Jaco Region Landscape Scenes and Plants
20-21 December 2005
This page last updated 12 January 2006
The town of Jaco is a very popular beach resort town for Costa Ricans, located on the Pacific Coast within a couple hour's drive from San Jose. Look at the third map on my "Costa Rica Home" page to see just where Jaco is. Basic information about Jaco and the area can be found at this website. Apparantly, Jaco is well-known for its brothels, with young women imported for the trade from countries like Columbia, or at least as I read on won private website by an American cop from Texas, who claims that prostitution is legal in Costa Rica. According to this cop, the Mexican restaraunt in Jaco, Pancho Villa's, has a brothel upstairs. We did see some young ladies dressed for the part, attended by their pimps, while walking through the town one evening. This town certainly wasn't the cleanest or best-kept Costa Rican town we visited.
Our Caravan tour took us to the Amapola Resort Hotel in Jaco, which had a security guard to keep the rifraf out. We used Jaco as our "basecamp" for an excursion to Manuel Antonio National Park and a few of us went on a forest canopy tour a few kilometers south of Jaco. This webpage includes one short video clips of our trip to Manuel Antonio, crossing bridges that offered "E Ticket" rides on our bus, but go the the Manuel Antonio webpage for a ride across a couple of them.
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All photos copyrighted by David L. Magney 2005, unless otherwise indicated.
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Photos of Scenes of the Jaco Area
Jaco Beach at sunset, a popular surfing beach.
The view from top of the tree canopy, a few kilometers south of Jaco, is excellent, with the town of Hermosa visible.
Care must be taken when shopping at some gift shops in Costa Rica as tourists have been known to become violent over competition for Costa Rican curios. Four out of five clinical studies of such bad behavior have shown that such behavior is more likely if the shoppers did not have a premium cup of coffee from the Britt coffee plantation before shopping. Furthermore, our tour director told us stories of angry male Nicaraguan immigrants that preferred the use of such metal instruments to settle disputes over more peaceful dispute resolution techniques, putting lots of fear into the minds of the Costa Rican people. Nancy had hired a "Mexican" day-laborer once who insisted on pruning all the trees and bushes with his large machetee. We wonder now if he was not from Nicaragua!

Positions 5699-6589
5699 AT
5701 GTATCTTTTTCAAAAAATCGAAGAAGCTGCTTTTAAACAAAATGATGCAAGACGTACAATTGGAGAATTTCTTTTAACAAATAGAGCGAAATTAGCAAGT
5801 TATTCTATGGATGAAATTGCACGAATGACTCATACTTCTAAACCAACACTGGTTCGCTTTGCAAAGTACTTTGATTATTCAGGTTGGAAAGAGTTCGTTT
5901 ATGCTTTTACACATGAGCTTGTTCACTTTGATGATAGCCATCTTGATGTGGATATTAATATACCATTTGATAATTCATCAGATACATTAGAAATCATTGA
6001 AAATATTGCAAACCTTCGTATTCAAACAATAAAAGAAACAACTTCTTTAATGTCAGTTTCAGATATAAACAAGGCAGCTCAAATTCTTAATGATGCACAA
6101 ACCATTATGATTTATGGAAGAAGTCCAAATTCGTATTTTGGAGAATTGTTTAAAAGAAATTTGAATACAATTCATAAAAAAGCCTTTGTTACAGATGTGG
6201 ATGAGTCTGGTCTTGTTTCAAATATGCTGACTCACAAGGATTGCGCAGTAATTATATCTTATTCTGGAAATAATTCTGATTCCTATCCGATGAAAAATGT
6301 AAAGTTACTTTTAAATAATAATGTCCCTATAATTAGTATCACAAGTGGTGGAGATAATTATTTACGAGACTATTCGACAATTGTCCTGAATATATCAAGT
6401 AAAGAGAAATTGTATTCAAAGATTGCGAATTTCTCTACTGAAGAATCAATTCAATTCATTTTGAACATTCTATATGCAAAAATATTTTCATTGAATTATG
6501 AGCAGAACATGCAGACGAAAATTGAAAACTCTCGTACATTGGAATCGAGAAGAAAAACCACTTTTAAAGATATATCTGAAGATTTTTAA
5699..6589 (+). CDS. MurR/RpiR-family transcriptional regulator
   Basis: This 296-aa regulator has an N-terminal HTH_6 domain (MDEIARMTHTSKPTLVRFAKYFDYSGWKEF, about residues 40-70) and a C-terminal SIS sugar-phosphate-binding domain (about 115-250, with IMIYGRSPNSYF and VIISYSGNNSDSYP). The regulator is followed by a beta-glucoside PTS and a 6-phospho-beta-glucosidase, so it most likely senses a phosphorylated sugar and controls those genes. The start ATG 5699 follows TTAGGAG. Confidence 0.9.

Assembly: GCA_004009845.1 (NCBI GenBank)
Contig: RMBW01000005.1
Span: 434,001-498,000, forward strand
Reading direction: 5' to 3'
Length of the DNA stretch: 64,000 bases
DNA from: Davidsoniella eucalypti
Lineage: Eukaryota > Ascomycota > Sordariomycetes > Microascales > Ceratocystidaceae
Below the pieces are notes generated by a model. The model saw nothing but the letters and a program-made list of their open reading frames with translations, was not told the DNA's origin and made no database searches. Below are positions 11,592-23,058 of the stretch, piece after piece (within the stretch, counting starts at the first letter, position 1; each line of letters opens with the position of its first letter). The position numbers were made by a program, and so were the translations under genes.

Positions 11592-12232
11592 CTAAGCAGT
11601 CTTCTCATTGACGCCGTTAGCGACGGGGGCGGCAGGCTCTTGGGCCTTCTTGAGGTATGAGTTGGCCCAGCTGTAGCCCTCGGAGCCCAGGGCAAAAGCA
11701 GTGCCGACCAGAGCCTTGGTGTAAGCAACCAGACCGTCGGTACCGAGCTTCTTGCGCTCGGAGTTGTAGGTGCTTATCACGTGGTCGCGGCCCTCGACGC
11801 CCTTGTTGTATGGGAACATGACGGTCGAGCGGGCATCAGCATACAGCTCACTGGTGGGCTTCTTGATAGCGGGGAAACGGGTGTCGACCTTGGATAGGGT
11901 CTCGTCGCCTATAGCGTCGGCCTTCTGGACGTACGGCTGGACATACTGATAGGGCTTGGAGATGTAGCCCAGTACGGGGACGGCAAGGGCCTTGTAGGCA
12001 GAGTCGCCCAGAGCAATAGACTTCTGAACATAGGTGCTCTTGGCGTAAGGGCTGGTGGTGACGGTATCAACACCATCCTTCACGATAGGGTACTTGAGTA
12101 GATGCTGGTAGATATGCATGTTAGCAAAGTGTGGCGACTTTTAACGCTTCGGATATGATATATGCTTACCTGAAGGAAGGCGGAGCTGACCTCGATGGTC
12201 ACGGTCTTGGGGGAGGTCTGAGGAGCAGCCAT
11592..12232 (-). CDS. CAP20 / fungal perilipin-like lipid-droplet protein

Part of a Chiclets Tree Canopy Tour brochure. Chiclets provided a really fun "tour" through the forest canopy. We "toured" through the canopy on cables strung between platforms constructed near the tree tops, strapped to pulleys attached to harnesses around our waists. Lots of fun.
Chiclets Tree Canopy Tour office (photo by Andres Quiros), and canopy cable between two canopy platforms.
Tree canopy platform from which we swing through the trees to and from.
Tarzans and Janes (Tom and David, and Caren, Trish, Nancy, and Heidy), trained to swing through the trees.
A Tarzan (David) and a Jane (Nancy), ready to start swinging. Some American guy came up to me and asked if this Tee-shirt showed the Iraqi leader card deck. He was a bit taken back when I told him that they are U.S. postages stamps of each of the 50 state wildflowers issued in the late 1980s. If I even owned such as shirt, do you think I would be wearing it in a foreign country?
Hooked in and he's off through the trees.
Hooked in and she's off through the trees.
And he comes in from another tree and makes a perfect landing.
And they come in from another tree and make a perfect landings.
But when you don't put on the brakes, to protect the tree, the folks at Chicklets have protected the tree trunks with thick pads, as seen here on the 12th platform.
A beautiful bush in the Four O'Clock family (Nyctaginaceae). The colorful parts of the flowers are actually bracts (modified leaves).
Leafcutter Ants hauling bits of yellow flowers to their nest. They don't harvest just leaves, but flowers too.
The Tarcoles River is a major river south of Jaco that is swarming with American Crocodiles. Here are two views of the river looking upstream from the highway bridge.
American Crocodile (Crocodylus acutus)
Video clips of crocodiles in a river south of Jaco. It will play as soon as it is loaded. Right click to access "Play" to run the video again. Apparantly, the natives feed these guys live chickens out of their mouths to entertain the tourists.
A Coati (Nasua narica) and a female Canopy Anole lizard (Norops sp.), photos by Adres Quiros.
A Poison-Arrow Frog and a White-faced Monkey, photos by Adres Quiros.
A Pacific Ocean sunset from a beach south of Jaco near the Chicklets Tree Canopy Tour office.
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